Czech top court delays alleged Russian hacker extradition

FILE - In this file photo taken on Friday, Nov. 24, 2017, in Prague, Czech Republic, a prison guards walks outside a courtroom during an appeal by Yevgeniy Nikulin from Russia who faces charges of hacking computers of American companies. The Czech Republic’s top court says that the country’s justice minister cannot rule in the extradition case of an alleged Russian hacker until it deals with his complaint. In a decision that was made available Tuesday, March 13, 2018 the Constitutional Court says it will rule about the complaint filed by Yevgeniy Nikulin soon after it receives all necessary documents. (AP Photo/Petr David Josek, File)

PRAGUE — The Czech Republic's top court said Tuesday it has delayed the extradition of an alleged Russian hacker until it deals with a last-ditch complaint filed by him.

It means that the justice minister can't finalize Yevgeniy Nikulin's extradition until the Constitutional Court rules on the matter.

Nikulin has exhausted all appeals, but his lawyers presented a final complaint to the court in a bid to postpone his extradition to either the U.S. or Russia. The contents of the complaint weren't made public, but Nikulin's defense has previously said that appeals court judges were biased.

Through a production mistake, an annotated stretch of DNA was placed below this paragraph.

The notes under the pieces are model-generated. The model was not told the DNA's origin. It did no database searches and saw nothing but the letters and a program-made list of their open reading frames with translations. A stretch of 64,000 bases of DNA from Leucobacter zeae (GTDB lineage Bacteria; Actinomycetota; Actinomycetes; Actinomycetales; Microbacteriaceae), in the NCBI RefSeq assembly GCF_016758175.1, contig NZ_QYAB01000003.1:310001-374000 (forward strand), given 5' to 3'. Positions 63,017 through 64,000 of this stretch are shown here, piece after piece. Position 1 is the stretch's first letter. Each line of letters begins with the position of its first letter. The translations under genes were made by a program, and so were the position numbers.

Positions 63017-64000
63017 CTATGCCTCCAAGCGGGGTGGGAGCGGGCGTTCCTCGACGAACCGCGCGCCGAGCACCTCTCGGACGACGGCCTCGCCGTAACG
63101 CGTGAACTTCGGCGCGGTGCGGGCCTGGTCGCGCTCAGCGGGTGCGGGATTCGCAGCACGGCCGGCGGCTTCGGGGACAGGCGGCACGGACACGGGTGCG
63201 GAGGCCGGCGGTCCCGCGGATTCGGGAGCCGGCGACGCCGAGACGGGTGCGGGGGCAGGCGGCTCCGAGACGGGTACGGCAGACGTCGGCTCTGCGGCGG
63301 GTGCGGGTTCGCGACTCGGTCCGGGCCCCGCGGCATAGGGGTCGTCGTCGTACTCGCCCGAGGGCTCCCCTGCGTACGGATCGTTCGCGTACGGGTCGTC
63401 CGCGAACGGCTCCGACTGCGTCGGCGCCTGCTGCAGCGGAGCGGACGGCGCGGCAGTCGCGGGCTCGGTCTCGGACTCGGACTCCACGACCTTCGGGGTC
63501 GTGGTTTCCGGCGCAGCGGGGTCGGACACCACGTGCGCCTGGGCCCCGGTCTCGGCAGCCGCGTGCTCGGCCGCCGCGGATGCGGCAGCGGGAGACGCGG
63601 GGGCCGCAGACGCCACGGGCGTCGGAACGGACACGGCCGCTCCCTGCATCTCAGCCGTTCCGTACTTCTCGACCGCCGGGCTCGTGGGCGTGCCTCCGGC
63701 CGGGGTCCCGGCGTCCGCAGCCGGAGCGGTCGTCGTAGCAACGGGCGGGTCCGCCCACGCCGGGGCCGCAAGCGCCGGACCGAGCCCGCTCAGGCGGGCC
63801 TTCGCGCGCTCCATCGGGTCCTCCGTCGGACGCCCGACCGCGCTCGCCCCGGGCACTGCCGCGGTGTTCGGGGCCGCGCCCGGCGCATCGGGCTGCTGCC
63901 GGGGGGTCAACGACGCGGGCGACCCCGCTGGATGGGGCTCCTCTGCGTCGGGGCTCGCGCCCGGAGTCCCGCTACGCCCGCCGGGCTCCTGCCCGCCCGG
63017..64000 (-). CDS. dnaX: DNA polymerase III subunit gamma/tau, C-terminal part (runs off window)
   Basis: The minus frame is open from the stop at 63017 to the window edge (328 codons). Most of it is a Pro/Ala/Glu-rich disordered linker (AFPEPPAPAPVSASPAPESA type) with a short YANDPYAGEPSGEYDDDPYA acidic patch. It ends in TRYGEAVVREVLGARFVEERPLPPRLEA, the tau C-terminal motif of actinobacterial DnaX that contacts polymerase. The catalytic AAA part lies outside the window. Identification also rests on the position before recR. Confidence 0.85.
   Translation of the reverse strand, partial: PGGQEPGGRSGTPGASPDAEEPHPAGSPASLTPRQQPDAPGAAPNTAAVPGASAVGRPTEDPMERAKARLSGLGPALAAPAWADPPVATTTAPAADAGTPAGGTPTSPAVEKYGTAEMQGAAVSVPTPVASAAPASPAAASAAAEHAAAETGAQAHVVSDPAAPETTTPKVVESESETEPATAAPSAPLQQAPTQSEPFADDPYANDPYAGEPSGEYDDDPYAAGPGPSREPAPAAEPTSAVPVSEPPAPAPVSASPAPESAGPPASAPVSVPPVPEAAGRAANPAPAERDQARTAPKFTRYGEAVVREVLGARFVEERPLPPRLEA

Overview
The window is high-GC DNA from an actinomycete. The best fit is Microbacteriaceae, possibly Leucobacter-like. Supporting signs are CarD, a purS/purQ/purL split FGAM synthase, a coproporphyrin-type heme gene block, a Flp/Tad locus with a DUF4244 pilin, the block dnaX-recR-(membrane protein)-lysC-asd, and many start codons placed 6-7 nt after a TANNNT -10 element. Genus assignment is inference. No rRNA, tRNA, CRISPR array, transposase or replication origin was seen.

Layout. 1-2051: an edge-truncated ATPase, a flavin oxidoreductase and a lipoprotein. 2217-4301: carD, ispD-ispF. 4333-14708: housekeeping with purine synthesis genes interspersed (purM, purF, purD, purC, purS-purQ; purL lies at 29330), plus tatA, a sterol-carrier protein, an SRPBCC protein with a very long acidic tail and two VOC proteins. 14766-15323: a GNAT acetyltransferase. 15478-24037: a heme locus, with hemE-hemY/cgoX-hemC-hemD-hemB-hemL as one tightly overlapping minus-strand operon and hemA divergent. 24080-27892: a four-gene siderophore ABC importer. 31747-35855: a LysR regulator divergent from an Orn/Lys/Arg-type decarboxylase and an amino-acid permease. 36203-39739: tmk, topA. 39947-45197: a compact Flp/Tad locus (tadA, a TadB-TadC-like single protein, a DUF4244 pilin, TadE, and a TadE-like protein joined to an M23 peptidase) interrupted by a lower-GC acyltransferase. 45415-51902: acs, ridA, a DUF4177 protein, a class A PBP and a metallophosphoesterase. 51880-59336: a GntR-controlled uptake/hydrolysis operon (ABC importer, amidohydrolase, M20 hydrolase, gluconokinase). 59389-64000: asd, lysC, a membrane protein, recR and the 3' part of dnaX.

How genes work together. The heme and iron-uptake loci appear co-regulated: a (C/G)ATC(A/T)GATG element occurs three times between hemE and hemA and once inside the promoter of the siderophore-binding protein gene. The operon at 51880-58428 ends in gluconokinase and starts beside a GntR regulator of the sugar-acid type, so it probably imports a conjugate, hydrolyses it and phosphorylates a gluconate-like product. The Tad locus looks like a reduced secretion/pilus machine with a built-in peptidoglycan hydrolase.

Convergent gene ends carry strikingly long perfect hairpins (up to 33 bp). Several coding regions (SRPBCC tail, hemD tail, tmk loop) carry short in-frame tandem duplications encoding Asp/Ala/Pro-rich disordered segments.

Czech authorities arrested Nikulin in Prague in cooperation with the FBI in October 2016. He is accused by U.S. prosecutors of hacking computers at Silicon Valley firms including LinkedIn and Dropbox in 2012 and the U.S. wanted him extradited to face a trial there.

Moscow also wants him extradited on a separate charge of internet theft in 2009.

Both countries submitted their extradition requests on the same date.

Nikulin denies he's a hacker. His defense attorney claimed his case was politically motivated in the U.S.

Czech courts ruled that both extradition requests meet the necessary legal conditions, leaving the final decision to Justice Minister Robert Pelikan.

Earlier in March, Pelikan told the lower house of Parliament that Czech pro-Russian President Milos Zeman "repeatedly" asked him to allow Nikulin's extradition to Russia. Zeman has no say in that decision. The presidential office didn't comment.

Pelikan said that among other things, the seriousness of the crime Nikulin was charged with in the U.S. and Russia will play a role in his decision.

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